Clinical importance of detection of bacterial vaginosis, trichomonas vaginalis, candida albicans and actinomyces in Papanicolaou smears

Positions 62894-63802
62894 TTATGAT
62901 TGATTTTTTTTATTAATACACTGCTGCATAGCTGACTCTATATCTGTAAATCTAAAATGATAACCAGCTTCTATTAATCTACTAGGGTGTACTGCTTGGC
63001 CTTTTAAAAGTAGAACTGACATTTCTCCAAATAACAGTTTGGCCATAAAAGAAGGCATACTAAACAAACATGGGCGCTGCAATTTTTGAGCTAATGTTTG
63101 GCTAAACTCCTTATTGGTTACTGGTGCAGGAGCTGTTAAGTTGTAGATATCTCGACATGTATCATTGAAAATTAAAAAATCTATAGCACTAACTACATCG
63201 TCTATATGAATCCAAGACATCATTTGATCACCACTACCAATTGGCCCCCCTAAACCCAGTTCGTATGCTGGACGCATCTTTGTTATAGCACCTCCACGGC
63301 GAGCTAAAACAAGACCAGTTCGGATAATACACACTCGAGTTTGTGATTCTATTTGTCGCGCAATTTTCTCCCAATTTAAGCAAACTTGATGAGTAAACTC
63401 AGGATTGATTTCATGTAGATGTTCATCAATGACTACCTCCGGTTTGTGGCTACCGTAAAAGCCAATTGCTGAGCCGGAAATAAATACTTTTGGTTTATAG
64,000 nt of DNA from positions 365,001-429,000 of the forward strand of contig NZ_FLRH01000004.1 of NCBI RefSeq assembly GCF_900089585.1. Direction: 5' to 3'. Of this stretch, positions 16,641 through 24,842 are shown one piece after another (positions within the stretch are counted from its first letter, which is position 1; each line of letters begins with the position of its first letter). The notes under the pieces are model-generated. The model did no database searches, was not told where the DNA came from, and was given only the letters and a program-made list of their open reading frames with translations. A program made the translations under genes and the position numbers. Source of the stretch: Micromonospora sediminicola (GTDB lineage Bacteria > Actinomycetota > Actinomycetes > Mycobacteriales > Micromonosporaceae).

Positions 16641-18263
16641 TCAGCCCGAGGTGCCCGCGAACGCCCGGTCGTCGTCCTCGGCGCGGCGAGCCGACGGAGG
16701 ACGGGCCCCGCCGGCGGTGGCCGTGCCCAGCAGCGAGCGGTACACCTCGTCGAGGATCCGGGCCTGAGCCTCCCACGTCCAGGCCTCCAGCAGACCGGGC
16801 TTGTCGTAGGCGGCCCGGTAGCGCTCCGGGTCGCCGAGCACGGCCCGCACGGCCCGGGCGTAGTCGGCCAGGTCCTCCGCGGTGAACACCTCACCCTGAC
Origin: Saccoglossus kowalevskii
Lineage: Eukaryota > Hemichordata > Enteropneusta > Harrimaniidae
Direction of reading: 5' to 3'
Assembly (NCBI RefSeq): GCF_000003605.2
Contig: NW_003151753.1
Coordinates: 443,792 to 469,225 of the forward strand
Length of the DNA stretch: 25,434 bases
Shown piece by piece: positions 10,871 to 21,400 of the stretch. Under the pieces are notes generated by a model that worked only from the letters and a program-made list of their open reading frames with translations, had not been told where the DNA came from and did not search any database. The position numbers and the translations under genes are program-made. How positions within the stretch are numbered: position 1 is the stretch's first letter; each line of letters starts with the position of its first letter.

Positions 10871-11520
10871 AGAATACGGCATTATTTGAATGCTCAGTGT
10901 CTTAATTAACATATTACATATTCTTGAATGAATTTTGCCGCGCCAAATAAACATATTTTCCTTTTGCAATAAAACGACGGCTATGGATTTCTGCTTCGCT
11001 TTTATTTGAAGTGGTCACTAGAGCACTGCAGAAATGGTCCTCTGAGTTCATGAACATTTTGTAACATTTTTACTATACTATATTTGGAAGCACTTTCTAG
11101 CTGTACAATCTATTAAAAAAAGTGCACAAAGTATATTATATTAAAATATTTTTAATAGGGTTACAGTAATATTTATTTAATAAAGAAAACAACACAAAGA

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Objective: The aim of this study was to determine the role of Papanicolaou (pap) smears in the diagnosis of lower genital tract infections. Materials and Methods: A retrospective study was planned by reviewing charts of patients for trichomonas vaginalis, bacterial vaginosis, actinomyces, candida and nonspecific vaginitis. Results: Charts of 9,080 patients were reviewed and 1,733 women had a diagnosis of lower genital tract infection in the pap smear or had had a clinically treated lower genital tract infection. Only 33.5%, 30.4%, 43.3%, and 0% of patients with bacterial vaginosis, trichomonas vaginalis, candida and actinomyces, respectively on pap smear were diagnosed and treated clinically. Postmenopausal patients had a higher rate of trichomonas vaginalis infection and a lower rate of candida infection when compared to women of the reproductive age group. Patients using an intrauterine device for contraception had a statistically significantly increased rate of trichomonas vaginalis and candida infection when compared to women using other contraceptive methods or those who were not using any contraception. Conclusions: Finding trichomonas vaginalis, bacterial vaginosis and actinomyces infections in pap smears might be considered an indication for treatment without performing other diagnostic tests. Treatment of asymptomatic infections can prevent complications in selected patients. Candida can be a commensal bacteria in the vagina, therefore asymptomatic patients may not require treatment. Detection of a higher rate of trichomonas vaginalis and candida infection in IUD users shows that IUDs can increase the risk of vaginal infections and associated complications.